Once more in 2016, we got our Magyar on again—but this time, it was with Donald Trump’s echoes of Orbán’s nationalist rhetoric of the confrontation of civilizations, Trump’s critique of NATO and of the European Union, Trump’s positive messaging about Vladimir Putin, and what many have seen as dog-whistle anti-Semitic code language when it’s not outright anti-Semitism—Orbánisms all. A vigorous English-language Hungarian emigre press, especially the websites Hungarian Spectrum and Hungarian Free Press, have published dozens of articles quoting Orbán and his allies using both direct and indirect language that shows up in Trump speeches and in Trump tweets.
What’s there is suddenly here. But Hungary is very, very much not the United States.
Confident cities versus scared countrysides
Not 30 miles from Budapest is Višegrad, a medieval palace and a hilltop fortress. In the courtyard of the palace there’s a lovely marble fountain, sculpted by Italians for the Hungarian king who convened the rulers of all of Central Europe into the Višegrad alliance. But when the Turks invaded in 1544, they smashed everything—alliance, palace, fortress, fountain—and occupied Višegrad and the rest of the country until they were driven out in 1685. Everything about that history is active now. Viktor Orbán reconvened the Višegrad alliance last year as a message to the rest of Europe that the Poles, the Czechs, the Slovaks, and the Hungarians all agree, as they did 600 years ago, that Europe is for the Europeans.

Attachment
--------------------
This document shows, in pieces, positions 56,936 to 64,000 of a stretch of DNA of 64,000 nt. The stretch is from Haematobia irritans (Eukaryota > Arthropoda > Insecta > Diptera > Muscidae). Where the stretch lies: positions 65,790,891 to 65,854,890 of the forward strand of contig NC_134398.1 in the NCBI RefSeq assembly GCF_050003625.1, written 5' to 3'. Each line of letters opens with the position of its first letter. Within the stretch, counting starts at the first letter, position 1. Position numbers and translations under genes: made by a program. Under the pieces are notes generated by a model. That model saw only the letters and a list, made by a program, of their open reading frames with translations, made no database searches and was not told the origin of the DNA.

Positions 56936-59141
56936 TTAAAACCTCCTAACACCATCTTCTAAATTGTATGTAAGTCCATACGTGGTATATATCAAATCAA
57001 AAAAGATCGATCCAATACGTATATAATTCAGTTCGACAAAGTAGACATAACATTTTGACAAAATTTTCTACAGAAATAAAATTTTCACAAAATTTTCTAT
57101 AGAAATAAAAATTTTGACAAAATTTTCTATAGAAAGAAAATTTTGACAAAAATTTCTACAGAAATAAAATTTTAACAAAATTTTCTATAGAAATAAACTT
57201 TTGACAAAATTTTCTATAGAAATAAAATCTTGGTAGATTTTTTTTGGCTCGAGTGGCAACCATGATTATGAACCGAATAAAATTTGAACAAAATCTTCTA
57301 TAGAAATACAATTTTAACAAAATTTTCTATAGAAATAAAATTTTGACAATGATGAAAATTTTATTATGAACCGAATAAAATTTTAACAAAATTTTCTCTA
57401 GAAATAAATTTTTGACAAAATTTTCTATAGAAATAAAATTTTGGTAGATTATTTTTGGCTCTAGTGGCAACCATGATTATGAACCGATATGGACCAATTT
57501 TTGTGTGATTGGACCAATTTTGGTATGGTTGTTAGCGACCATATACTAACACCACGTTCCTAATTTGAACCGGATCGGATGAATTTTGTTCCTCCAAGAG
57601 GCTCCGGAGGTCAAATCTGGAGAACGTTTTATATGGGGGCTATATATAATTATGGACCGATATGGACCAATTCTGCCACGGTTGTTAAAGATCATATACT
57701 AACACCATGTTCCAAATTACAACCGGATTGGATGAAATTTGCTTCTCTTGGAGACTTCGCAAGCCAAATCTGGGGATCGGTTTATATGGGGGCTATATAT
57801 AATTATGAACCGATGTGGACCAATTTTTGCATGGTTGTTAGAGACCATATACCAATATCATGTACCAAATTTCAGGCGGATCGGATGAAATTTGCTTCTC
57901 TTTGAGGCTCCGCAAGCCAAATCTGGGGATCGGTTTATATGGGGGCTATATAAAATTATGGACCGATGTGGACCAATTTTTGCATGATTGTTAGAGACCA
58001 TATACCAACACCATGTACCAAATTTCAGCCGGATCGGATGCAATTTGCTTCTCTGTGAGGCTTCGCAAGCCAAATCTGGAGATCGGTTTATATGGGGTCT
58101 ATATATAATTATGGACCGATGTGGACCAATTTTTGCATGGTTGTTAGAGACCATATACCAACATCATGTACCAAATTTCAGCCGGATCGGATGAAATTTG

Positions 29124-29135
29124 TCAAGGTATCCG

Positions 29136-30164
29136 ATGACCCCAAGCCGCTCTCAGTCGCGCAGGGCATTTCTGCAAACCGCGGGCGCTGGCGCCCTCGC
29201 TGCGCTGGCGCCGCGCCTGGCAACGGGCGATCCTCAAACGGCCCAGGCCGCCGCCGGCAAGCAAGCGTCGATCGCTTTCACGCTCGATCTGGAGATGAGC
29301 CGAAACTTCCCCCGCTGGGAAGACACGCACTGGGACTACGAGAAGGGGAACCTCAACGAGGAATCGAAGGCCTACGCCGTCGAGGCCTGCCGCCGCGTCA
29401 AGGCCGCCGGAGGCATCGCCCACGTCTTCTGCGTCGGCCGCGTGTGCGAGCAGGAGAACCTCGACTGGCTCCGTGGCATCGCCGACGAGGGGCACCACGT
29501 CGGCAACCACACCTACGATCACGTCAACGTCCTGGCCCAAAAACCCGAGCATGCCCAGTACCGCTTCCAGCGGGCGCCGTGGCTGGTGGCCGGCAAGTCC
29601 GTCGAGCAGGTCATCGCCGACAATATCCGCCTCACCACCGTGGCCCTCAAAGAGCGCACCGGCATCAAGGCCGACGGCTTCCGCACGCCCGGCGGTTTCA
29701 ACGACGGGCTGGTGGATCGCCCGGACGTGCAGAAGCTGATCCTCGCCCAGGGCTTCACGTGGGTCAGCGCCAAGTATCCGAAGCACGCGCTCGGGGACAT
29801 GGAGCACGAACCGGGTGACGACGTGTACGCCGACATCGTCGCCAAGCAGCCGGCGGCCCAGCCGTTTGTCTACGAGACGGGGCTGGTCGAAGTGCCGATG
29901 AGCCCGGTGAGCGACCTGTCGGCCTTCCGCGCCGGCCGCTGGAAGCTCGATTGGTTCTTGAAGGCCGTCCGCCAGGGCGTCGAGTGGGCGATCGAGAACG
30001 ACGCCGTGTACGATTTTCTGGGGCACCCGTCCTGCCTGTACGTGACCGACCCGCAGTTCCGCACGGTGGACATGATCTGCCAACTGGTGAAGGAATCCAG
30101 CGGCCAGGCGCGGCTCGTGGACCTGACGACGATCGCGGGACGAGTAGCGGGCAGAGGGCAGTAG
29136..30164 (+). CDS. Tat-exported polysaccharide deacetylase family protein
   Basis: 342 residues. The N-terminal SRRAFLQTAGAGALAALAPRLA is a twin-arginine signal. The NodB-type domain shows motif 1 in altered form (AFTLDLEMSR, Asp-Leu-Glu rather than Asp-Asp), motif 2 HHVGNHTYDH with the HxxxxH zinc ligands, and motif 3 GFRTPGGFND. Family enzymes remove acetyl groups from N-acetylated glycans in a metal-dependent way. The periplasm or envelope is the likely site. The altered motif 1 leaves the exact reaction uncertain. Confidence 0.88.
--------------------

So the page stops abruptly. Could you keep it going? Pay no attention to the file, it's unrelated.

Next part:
In the big city downriver from the wrecked medieval fortress is Budapest. It is an urbanist’s fantasy come true. With its efficient streetcars, its artful subway stations, its human-scale walkable neighborhoods, and its tidy and handsome public spaces, there is an easy functionality. We can only dream of such a sophisticated home-grown retail culture set amidst downtown universities, museums, offices, cathedrals, and one of the largest synagogues in the world. It’s not Orbán country any more than Manhattan or San Francisco is Trump country. But just beyond the glow of city lights lies a vast swath of territory occupied by people who distrust liberal internationalism, who don’t feel secure in their homes while murderous chaos rages in Middle East wars, and who pay attention to media messaging that asserts, relentlessly, that their cultural identity is under attack. Visegrad is Orbán country. Budapest is not.